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Biofunctionalization of silicone rubber with microgroove-patterned surface and carbon-ion implantation to enhance biocompatibility and reduce capsule formation

Authors Lei ZY, Liu T, Li WJ, Shi XH, Fan DL

Received 16 May 2016

Accepted for publication 8 August 2016

Published 25 October 2016 Volume 2016:11 Pages 5563—5572

DOI https://doi.org/10.2147/IJN.S112902

Checked for plagiarism Yes

Review by Single-blind

Peer reviewers approved by Dr Akshita Wason

Peer reviewer comments 2

Editor who approved publication: Dr Lei Yang


Ze-yuan Lei, Ting Liu, Wei-juan Li, Xiao-hua Shi, Dong-li Fan

Department of Plastic and Cosmetic Surgery, XinQiao Hospital, The Third Military Medical University, ChongQing, People’s Republic of China

Purpose: Silicone rubber implants have been widely used to repair soft tissue defects and deformities. However, poor biocompatibility can elicit capsule formation, usually resulting in prosthesis contracture and displacement in long-term usage. To overcome this problem, this study investigated the properties of silicone rubber materials with or without a microgroove-patterned surface and with or without carbon (C)-ion implantation.
Materials and methods: Atomic force microscopy, X-ray photoelectron spectroscopy, and a water contact angle test were used to characterize surface morphology and physicochemical properties. Cytocompatibility was investigated by a cell adhesion experiment, immunofluorescence staining, a Cell Counting Kit-8 assay, and scanning electron microscopy in vitro. Histocompatibility was evaluated by studying the inflammatory response and fiber capsule formation that developed after subcutaneous implantation in rats for 7 days, 15 days, and 30 days in vivo.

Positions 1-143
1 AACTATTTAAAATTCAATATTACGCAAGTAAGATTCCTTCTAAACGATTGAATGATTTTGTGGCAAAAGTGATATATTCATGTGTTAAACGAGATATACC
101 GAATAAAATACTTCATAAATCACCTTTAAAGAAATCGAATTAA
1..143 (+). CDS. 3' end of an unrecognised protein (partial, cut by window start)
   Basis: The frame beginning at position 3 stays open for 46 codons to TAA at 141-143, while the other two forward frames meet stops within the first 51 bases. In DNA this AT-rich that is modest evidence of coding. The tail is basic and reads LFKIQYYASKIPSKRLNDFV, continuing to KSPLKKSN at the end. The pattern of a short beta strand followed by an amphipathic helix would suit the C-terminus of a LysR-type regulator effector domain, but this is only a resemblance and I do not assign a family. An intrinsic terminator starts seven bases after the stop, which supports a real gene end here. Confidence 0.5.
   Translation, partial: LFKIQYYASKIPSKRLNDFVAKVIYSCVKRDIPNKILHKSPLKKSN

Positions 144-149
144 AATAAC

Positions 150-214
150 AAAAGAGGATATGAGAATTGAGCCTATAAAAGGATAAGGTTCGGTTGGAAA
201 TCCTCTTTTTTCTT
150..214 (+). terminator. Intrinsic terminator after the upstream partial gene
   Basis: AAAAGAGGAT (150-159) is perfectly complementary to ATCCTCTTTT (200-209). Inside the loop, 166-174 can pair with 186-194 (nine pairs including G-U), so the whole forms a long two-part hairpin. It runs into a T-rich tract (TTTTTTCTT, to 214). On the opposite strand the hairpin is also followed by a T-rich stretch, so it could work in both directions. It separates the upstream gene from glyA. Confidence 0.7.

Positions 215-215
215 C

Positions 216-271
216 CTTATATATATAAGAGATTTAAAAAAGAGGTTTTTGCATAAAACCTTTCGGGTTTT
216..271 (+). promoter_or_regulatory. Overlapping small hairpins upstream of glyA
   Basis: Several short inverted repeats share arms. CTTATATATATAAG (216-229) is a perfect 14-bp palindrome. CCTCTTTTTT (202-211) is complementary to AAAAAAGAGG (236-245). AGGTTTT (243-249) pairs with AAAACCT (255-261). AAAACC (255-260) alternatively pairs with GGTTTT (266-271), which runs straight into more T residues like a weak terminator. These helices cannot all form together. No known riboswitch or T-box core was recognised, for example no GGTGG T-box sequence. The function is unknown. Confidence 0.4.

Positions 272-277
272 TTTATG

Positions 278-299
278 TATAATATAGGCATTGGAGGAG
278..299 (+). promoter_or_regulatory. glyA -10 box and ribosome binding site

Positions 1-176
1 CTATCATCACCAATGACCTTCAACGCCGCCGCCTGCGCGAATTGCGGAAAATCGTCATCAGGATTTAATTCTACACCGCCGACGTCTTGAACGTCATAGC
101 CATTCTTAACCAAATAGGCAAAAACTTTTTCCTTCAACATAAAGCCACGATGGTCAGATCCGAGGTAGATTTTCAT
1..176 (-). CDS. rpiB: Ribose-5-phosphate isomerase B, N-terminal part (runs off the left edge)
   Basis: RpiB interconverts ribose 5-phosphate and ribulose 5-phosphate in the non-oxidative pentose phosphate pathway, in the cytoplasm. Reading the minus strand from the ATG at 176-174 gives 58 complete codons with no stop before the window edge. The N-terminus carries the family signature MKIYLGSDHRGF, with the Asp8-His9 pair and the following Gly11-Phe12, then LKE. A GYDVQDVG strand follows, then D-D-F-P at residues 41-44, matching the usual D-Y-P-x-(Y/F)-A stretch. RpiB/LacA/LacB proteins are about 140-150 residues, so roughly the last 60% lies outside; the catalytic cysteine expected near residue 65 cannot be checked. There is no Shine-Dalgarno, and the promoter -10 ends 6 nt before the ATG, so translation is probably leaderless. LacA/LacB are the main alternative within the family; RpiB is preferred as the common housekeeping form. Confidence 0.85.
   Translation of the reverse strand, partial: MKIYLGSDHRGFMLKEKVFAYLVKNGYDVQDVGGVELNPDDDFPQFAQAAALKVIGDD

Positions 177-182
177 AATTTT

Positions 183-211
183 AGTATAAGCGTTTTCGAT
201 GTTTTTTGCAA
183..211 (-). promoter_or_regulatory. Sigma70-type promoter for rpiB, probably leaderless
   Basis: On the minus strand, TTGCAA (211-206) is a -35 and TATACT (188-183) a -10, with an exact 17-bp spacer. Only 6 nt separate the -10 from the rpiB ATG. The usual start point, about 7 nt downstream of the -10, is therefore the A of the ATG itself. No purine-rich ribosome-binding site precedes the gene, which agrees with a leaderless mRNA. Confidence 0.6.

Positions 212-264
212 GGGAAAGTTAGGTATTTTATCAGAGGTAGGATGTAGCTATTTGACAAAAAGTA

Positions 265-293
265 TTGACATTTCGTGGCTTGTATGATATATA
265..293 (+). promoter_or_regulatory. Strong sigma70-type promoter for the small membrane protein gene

Results: Parallel microgrooves were found on the surfaces of patterned silicone rubber (P-SR) and patterned C-ion-implanted silicone rubber (PC-SR). Irregular larger peaks and deeper valleys were present on the surface of silicone rubber implanted with C ions (C-SR). The silicone rubber surfaces with microgroove patterns had stable physical and chemical properties and exhibited moderate hydrophobicity. PC-SR exhibited moderately increased dermal fibroblast cell adhesion and growth, and its surface microstructure promoted orderly cell growth. Histocompatibility experiments on animals showed that both the anti-inflammatory and antifibrosis properties of PC-SR were slightly better than those of the other materials, and there was also a lower capsular contracture rate and less collagen deposition around implants made from PC-SR.
Conclusion: Although the surface chemical properties, dermal fibroblast cell growth, and cell adhesion were not changed by microgroove pattern modification, a more orderly cell arrangement was obtained, leading to enhanced biocompatibility and reduced capsule formation. Thus, this approach to the modification of silicone rubber, in combination with C-ion implantation, should be considered for further investigation and application.

Keywords:
silicone rubber, biocompatibility, capsule formation, microgroove, C-ion implantation

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